For customer experience management (CEM), it’s natural to focus on smoothing interaction difficulties between paying customers and sales and service representatives. Additionally, innumerable interactions for CEM occur inside the company, causing daily challenges for program managers — or any employee — in follow-through for timely and quality delivery of commitments to both internal and external customers.
Weak interactions mean weak engagement. Lack of timely, quality follow-through causes delays, poor execution, and missed commitments to customers — a source of disappointment and disillusion, bad word-of-mouth, lost sales and lost share of wallet and lower market share. In fact, most customer experience managers say that lack of agreement and cooperation across functions is the biggest challenge in improving customer experience.
Why do we often face gaps in our interactions with others? It may be due to differences in goals, perspectives and incentives — where people are just ‘not on the same page’. Interaction gaps may also occur due to inherent differences in values and styles. In any case, it would be great to have a simple technique to bridge gaps, particularly one you could use on-the-fly in fast-paced environments.
A technique called Interaction BridgesTM cuts through the challenges of differing goals, perspectives, incentives, values and styles. And it allows you to remain sincere and to gain consistent customer experience cooperation. You only have to look for 2 things as you interact with others in order to draw on Interaction Bridges to improve customer experience cooperation and engagement:
- Mode of influence preferred by yourself and the other person (Informing/Directing Communicator)
- Pace and energy preferred by each of you (Responding/Initiating Role)
We communicate in order to influence others.
- Informing Communicators tend to use a more tentative tone, seeking input and buy-in, evoking ideas and inspiring the other party to take action; their subtle statements indicate concentration on process and motivation.
- Directing Communicators tend to use a more forceful tone, with a sense of urgency, giving structure and directing the other party to take action; their straightforward statements indicate concentration on task and time.
The pace and energy we prefer determines the role we typically take in interactions.
- Responding Role is demonstrated by reflecting before acting, learning best by reading and thinking about a topic, and having a slower speaking pace.
- Initiating Role is demonstrated by acting before reflecting, learning best by doing and interacting, and a faster speaking pace.
Focus of Attention
A person’s combination of the two styles described above indicates what their attention will be focused on in an interaction: Outcome or Progress.
- Fastest Results attention focus (Outcome)
= Directing Communicator + Initiating Role:
by managing time, tools and tasks.
Driven by an urgent need to accomplish / complete,
they want to lead the group to the goal, make quick decisions, and focus on results.
- Best Route attention focus (Progress) = Directing Communicator + Responding Role: by setting milestones or benchmarks and monitoring progress. Driven by a pressing need to anticipate, they want to keep the group on track, make deliberated decisions, and focus on defining the process.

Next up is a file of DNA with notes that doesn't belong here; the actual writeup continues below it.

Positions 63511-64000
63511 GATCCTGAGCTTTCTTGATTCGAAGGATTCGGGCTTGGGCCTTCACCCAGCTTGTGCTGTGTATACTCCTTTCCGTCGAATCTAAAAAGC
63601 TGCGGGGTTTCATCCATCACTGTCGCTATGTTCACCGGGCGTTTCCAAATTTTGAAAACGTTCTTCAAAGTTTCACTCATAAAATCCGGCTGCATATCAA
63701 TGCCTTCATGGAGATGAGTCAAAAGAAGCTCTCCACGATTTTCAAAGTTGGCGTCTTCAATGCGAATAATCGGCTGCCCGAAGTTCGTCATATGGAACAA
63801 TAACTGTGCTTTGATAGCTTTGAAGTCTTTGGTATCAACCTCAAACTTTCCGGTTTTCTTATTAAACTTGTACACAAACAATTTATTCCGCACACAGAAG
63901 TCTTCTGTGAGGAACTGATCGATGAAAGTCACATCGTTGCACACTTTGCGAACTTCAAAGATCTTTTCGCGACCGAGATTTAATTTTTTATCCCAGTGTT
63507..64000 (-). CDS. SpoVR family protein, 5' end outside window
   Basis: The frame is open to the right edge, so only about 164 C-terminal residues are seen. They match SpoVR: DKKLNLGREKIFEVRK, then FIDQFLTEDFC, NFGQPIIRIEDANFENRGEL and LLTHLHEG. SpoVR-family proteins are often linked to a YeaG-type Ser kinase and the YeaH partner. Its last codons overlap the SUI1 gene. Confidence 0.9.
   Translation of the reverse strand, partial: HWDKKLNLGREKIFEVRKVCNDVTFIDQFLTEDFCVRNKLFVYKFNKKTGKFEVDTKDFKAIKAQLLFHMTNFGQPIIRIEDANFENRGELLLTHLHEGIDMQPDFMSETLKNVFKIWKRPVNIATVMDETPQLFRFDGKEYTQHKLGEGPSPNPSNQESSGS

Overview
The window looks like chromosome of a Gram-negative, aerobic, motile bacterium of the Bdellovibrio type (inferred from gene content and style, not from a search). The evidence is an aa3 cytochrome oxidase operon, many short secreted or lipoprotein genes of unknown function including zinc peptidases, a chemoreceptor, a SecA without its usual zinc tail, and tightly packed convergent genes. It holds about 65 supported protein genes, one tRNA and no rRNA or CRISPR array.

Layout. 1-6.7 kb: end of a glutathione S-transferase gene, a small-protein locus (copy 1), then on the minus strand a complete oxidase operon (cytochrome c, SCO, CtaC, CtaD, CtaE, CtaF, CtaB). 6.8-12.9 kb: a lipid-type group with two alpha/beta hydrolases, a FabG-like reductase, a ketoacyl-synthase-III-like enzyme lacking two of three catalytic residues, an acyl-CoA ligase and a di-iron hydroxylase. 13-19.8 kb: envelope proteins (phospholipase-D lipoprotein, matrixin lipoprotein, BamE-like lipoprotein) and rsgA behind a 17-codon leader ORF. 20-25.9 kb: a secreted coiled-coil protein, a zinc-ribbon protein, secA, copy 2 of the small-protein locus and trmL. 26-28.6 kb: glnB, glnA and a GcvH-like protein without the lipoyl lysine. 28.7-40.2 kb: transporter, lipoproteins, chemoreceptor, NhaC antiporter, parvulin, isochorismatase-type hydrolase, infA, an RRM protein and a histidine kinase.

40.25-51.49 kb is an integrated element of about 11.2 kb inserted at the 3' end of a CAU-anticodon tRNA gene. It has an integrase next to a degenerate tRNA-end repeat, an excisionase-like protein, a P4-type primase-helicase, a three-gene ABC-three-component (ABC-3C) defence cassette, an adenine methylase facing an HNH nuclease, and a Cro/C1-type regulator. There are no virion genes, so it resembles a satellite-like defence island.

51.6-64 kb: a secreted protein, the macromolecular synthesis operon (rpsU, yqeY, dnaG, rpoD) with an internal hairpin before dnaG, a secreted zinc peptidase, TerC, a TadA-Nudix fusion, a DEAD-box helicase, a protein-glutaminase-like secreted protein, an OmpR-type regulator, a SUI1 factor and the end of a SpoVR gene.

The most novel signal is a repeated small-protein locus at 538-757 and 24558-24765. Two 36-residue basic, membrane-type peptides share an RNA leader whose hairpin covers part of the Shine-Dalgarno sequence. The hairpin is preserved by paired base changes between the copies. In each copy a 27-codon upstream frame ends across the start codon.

- Fastest Start attention focus (Progress) = Informing Communicator + Initiating Role: by energizing people to begin. Driven by an urgent need for involvement, they want to facilitate the group’s process, make enthusiastic decisions, and focus on interactions.
- Best Results attention focus (Outcome) = Informing Communicator + Responding Role: by managing inputs and outputs and using a lot of information. Driven by an urgent need to integrate, they want to support the group’s process, make consultative decisions, and focus on understanding the process.
Make it a Habit
You can sharpen your ability to detect modes of influence and energy/pace through practice. Learning more about Interaction BridgesTM will also help you build habits for interfacing with people when communication gaps occur. The beauty of Interaction Bridges is that you can more readily gain cooperation while remaining sincere to your natural style.
Do this by building from what you have in common. Realize you always have at least one tendency (Communicator / Role / Attention) in common with anyone. You frequently have two tendencies that are foreign to the person with whom you’re working. When resistance or misunderstandings occur, soften your reliance on your tendencies that are foreign to the other person, and emphasize the tendency you have in common.
For example, if you naturally focus your attention on the Fastest Start, and you need to get cooperation from someone who naturally focuses attention on the Best Route, relax your Initiating Communicator and Informing Role tendencies — and instead, emphasize your shared attention focus on Progress. Acknowledge your common wish to see things move along, and in that spirit, help that person Anticipate. This approach is non-manipulative, as you demonstrate sincere support of the other person’s way of looking at the world. Knowing what the natural drivers are for the other’s personality can make all the difference in getting timely, quality follow-through to meet customer commitments.
Note: author Lynn Hunsaker is 2010 President of the Bay Area Association for Psychological Type (baapt.org), and a Certified Myers-Briggs Type Indicator Practitioner. Interaction BridgesTM is a trademark of ClearAction LLC. Lynn teaches Interaction Bridges through workshops and training podcasts. The Interaction Styles model is the property of Dr. Linda V. Berens and cannot be used, duplicated or disclosed without the express permission of Telos Publications.